East Timor discusses Commonwealth membership
Sara Everingham reported this story on <http://www.abc.net.au/pm/archives.html>Monday, July 8, 2013 18:43:00
MARK COLVIN: East Timor’s president, Taur Matan Ruak, is on his first official visit to Australia since he won last year’s election.
One of the items on his agenda in Australia is East Timor’s push for membership of the Commonwealth. The former Portuguese colony wants Australia’s support.
Sara Everingham reports.
SARA EVERINGHAM: East Timor’s president Taur Matan Ruak was in Canberra today meeting Prime Minister Kevin Rudd.
But his first stop in Australia was Darwin, where he met the Northern Territory administrator and raised the idea of East Timor joining the Commonwealth of Nations.
He’s travelling with East Timor’s foreign minister Jose Luis Guterres.
JOSE LUIS GUTERRES: The president has informed, has (inaudible) many foreign dignitaries that we will be presenting our candidacy to membership of Commonwealth. So the president is seeking the support also from Australia.
SARA EVERINGHAM: Jose Luis Guterres says it’s an idea that’s been considered in East Timor for some time.
JOSE LUIS GUTERRES: That’s an issue that has been pursued since the first constitutional government and the president in the last visit, just a few weeks ago to New Zealand, announced it publicly. So we will, very soon, we will write a letter to Commonwealth Secretariat to present our candidacy.
SARA EVERINGHAM: What are the benefits for East Timor?
JOSE LUIS GUTERRES: The benefits: Commonwealth is a form of countries that share the common values of democracy and human rights and Timor Leste is one of the countries in the world which has been very, a strong supporter of human rights and democracy, so we believe that that is a great forum for us also.
SARA EVERINGHAM: In December last year the Foreign Minister Bob Carr said it could be possible for East Timor, a former Portuguese colony, to gain Commonwealth membership.
BOB CARR: I think this is something very worthy of the consideration Timor Leste. Bear in mind that Rwanda, without a British heritage, is now an active member of the Commonwealth. Mozambique, out of a Lusophone community is a member of the Commonwealth.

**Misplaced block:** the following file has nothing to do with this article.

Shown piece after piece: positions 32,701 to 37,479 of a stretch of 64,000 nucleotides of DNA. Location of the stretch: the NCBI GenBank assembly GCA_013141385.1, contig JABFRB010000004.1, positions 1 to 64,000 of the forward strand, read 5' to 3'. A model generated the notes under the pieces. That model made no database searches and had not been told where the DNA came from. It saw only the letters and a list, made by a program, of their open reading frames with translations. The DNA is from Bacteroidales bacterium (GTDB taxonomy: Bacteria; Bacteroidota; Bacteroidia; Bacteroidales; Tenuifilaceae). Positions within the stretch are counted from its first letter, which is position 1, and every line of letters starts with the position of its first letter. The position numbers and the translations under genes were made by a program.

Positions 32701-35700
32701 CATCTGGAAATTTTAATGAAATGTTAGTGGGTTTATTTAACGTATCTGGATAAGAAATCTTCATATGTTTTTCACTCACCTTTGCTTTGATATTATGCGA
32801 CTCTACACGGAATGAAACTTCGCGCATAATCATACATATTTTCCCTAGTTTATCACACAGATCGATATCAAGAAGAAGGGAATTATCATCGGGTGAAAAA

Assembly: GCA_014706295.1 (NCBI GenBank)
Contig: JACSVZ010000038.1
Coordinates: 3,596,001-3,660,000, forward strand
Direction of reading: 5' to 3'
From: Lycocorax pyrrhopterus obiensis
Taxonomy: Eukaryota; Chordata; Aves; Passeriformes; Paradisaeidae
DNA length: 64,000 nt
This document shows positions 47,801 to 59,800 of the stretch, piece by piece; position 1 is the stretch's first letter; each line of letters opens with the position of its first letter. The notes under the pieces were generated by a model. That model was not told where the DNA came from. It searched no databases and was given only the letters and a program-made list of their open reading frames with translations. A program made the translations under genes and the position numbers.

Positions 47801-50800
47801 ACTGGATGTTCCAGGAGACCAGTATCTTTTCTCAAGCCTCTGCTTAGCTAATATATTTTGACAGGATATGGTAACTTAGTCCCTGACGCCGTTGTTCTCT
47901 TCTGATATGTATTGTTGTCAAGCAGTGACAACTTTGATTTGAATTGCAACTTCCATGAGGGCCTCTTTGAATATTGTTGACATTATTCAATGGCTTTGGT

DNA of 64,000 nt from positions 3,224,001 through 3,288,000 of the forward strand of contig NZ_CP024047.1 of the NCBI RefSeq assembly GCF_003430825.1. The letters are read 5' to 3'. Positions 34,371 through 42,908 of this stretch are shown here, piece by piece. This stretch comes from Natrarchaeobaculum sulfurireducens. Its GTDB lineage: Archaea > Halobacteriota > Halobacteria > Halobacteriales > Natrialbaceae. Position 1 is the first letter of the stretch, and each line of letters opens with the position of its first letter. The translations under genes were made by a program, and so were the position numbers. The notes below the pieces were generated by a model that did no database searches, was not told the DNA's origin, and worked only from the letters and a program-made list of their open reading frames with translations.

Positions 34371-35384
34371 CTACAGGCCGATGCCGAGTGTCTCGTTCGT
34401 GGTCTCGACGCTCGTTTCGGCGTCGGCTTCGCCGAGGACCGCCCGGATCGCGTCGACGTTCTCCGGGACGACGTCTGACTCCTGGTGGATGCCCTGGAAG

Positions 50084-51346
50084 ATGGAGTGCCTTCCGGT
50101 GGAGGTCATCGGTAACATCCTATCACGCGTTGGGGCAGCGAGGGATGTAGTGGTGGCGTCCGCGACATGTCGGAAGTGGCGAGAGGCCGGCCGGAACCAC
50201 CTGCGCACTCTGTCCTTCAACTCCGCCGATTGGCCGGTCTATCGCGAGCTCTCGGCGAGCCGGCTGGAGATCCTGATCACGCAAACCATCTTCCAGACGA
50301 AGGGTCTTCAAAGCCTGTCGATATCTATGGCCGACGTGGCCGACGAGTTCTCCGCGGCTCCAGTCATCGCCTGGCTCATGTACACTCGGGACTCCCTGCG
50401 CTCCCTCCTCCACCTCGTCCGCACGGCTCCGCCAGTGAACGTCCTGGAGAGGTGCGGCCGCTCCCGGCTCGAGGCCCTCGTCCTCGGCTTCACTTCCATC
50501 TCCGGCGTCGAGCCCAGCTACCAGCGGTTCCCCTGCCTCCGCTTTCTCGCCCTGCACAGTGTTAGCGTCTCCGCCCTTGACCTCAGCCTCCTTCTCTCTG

SARA EVERINGHAM: Bob Carr said membership of the Commonwealth would not conflict with East Timor’s other international alliances nor with its push to join ASEAN. He also said there’d be many benefits for East Timor.
BOB CARR: They’d be joining an international forum where the votes and the views of a small island state count as much as the vote and the views of India or Nigeria or the United Kingdom.
SARA EVERINGHAM: Michael Leach is an associate professor in politics at Swinburne University of Technology.
MICHAEL LEACH: East Timor since independence has maintained a very open posture on joining a range of regional forums.
SARA EVERINGHAM: Michael Leach says East Timor’s interest in joining the Commonwealth reflects internal discussions about the young nation’s diplomatic strategy.
MICHAEL LEACH: That’s what’s more significant about this idea is that it reflects certain trends inside East Timor in terms of its alliances and certain debates that might be going on inside the government of East Timor, inside the elites of East Timor, inside the popular, the popular mind about whether they feel closer to the original countries or their historical alliances.
SARA EVERINGHAM: East Timor’s foreign minister says he and the president will discussing other issues while in Australia, but he declined to comment on the dispute over the development of the Greater Sunrise gas field.
East Timor and Australia are going to arbitration over the dispute.
MARK COLVIN: Sara Everingham.